(You’ll get better results in the process, trust us.)
Every designer dreams of having all their work instantly approved without any changes. Here at TJA, we are realists (but also optimists), and know that first round approvals are few and far between. We are often reminding ourselves that we are problem solvers, not mind readers. However, as client-designer relationships grow and communication becomes more natural, the creative process often becomes much more fluid and productive.
Feedback in the creative world is key. Before anyone externally sees a design, the TJA team works internally to critique each other’s work with a client’s best interest in mind. Here are some tips on how to formulate criticism in a way that not only helps designers from an outsider’s point of view, but also creates constructive dialogue for a common goal.
1. Honesty Really is the Best Policy
Most designers have pretty thick skin, and if they don’t they’re probably in the process of building it up. Don’t be afraid to tell it like it is, or at least how you see things. Sugarcoating responses in order to not hurt anyone’s feelings will only result in work that isn’t completely what you are looking for. When a client and a designer can be open and honest with each other (almost like a good marriage), it’s a lot easier to find a solution to a problem. In the end, designers are able to focus their thoughts on what clients really want, and the work will be more aligned with their vision. However, there’s a caveat here—being honest doesn’t just mean saying “I just don’t like it” and calling it a day, it involves reasoning. This brings us to tip number two…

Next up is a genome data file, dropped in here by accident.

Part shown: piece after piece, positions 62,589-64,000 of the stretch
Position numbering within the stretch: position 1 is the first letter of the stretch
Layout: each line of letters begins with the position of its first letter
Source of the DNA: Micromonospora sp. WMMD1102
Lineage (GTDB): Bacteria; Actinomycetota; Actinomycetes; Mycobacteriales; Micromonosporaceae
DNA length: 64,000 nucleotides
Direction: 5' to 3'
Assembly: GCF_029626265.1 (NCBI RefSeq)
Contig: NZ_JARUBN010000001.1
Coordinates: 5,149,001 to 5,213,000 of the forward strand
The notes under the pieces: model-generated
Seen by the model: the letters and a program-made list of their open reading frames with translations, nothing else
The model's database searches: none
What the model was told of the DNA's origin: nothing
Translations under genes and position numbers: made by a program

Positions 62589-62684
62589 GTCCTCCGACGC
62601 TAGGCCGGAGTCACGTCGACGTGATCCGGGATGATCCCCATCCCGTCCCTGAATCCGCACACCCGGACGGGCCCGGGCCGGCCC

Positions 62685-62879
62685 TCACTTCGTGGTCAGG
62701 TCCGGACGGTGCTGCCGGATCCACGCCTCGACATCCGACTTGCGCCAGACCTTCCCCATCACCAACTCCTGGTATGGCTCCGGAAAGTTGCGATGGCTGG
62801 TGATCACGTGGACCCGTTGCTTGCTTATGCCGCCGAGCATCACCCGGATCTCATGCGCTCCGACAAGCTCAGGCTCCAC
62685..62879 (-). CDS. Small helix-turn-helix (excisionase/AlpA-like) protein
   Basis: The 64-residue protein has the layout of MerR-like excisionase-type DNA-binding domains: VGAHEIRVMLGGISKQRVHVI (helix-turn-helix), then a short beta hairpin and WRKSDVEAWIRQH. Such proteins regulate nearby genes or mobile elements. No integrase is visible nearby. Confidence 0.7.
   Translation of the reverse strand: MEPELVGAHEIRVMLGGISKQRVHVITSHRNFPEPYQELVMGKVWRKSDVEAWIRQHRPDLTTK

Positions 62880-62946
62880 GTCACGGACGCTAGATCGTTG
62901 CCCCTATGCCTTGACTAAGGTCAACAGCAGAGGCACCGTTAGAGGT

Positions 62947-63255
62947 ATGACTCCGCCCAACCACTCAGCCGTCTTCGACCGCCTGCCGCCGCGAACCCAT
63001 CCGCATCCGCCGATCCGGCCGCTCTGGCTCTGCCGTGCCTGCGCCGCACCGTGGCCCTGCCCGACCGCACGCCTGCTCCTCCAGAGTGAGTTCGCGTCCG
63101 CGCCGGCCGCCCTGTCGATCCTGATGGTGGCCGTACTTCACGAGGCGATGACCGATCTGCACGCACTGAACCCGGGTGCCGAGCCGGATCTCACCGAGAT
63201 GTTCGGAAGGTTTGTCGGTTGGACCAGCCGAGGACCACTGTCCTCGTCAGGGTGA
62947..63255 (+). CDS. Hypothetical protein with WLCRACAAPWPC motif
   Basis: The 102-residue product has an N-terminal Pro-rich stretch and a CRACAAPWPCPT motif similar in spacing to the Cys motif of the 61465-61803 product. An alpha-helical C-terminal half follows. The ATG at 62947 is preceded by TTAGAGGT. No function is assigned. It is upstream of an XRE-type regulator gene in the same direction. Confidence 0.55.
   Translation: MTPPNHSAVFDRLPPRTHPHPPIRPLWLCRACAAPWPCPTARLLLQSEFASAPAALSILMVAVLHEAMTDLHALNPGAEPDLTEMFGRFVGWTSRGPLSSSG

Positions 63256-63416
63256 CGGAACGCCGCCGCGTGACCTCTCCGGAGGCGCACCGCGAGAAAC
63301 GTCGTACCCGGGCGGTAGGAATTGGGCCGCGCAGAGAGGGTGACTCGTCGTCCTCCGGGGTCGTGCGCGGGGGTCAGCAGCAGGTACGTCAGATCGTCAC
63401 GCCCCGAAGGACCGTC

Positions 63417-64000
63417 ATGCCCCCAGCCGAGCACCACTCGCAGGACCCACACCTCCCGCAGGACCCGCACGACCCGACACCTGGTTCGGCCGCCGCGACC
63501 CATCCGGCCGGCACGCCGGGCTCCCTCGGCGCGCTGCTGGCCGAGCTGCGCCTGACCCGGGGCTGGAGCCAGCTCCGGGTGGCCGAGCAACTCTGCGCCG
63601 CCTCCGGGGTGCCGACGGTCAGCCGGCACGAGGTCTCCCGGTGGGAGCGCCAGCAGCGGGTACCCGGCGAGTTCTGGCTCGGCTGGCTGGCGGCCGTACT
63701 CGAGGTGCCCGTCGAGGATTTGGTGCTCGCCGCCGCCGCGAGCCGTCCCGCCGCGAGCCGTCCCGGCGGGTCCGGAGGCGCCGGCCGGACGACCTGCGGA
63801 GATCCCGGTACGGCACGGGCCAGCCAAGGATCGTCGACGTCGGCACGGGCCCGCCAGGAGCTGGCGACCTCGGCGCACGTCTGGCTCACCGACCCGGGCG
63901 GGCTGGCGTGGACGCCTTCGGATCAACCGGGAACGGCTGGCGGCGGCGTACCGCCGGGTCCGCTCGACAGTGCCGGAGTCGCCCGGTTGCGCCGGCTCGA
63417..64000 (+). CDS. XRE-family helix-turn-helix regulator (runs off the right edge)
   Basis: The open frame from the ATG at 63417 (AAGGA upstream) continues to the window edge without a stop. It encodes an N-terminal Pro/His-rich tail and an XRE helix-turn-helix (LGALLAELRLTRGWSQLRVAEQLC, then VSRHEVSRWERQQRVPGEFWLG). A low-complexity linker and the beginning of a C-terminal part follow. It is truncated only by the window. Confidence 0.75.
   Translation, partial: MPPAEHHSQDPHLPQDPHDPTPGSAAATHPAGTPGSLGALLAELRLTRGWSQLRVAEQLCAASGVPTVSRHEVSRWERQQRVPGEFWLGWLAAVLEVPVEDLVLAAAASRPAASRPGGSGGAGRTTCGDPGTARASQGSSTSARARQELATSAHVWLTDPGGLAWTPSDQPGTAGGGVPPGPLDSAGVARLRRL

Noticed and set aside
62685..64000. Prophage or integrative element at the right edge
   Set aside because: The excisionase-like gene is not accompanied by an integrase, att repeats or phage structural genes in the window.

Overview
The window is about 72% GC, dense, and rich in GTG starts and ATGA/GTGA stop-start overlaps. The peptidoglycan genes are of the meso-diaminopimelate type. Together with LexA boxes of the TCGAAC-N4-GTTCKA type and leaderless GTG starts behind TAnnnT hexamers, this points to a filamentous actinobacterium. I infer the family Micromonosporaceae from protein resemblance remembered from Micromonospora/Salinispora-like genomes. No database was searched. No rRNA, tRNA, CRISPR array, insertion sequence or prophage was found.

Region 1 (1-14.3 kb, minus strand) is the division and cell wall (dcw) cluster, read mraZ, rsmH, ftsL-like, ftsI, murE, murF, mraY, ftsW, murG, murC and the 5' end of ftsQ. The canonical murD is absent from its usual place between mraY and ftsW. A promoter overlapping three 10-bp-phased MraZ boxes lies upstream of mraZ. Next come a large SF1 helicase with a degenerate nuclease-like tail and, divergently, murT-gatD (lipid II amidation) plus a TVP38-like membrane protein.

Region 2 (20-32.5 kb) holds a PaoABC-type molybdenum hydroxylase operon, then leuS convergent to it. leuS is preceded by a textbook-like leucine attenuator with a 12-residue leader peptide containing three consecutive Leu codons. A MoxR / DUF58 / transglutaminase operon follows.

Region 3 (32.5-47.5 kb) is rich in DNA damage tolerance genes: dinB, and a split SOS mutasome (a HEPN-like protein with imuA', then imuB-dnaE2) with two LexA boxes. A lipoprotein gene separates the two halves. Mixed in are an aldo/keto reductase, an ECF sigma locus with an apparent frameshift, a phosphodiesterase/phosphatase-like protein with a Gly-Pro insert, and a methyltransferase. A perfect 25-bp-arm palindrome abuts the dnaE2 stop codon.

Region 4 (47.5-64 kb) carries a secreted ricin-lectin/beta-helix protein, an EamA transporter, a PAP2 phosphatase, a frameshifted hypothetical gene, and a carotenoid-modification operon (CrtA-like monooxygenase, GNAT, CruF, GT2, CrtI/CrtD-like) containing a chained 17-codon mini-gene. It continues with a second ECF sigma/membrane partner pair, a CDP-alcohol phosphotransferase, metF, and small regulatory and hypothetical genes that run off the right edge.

2. Rationality Through Reasoning
As designers, we do our best to make sure that all of our design decisions are rational. Whether it be something simply visual, like using a color because of its relevance in an industry, or pushing a concept as a forward-thinking way to engage consumers, we make sure to incorporate best practices and validate all of our actions.
A client’s responsibility is to digest (or attempt to understand) our reasoning and decide whether or not they like it; but most importantly WHY they like it or not. This helps us understand a client’s perspective as industry specific experts, and ultimately move forward in a positive direction and build a better communicative relationship. It’s easy to say “I just don’t like this,” but in the end, all that does is cross one possible solution off an infinite list without creating a direction to go. At the same time, being more descriptive than saying “I love it because it’s great!” will help a designer get a specific sense of what the client likes for future work.
3. Don’t Take it Personally
Let’s face it, we can all agree that orange is the best color out there, but that doesn’t mean it’s the best color to use for everything. Letting personal biases get in the way creates unnecessary roadblocks in the creative process instead of focusing on the ultimate goal. As designers, we like to step back from our individual preferences and look at a bigger picture—are these decisions right for the client? Do they speak to the voice of the brand? Are they directed toward an appropriate audience? That being said, we’ll use maroon and yellow for a design if it’s what works, even if we hate that color combination.
Critical feedback, whether it be from a colleague or client, is always valuable. It helps narrow direction, provide insight, and in the end, makes a piece stronger. In fact, this post is probably 100x better than the first draft. Thanks team! Happy critiquing!
– Darren Simoes, Art Director
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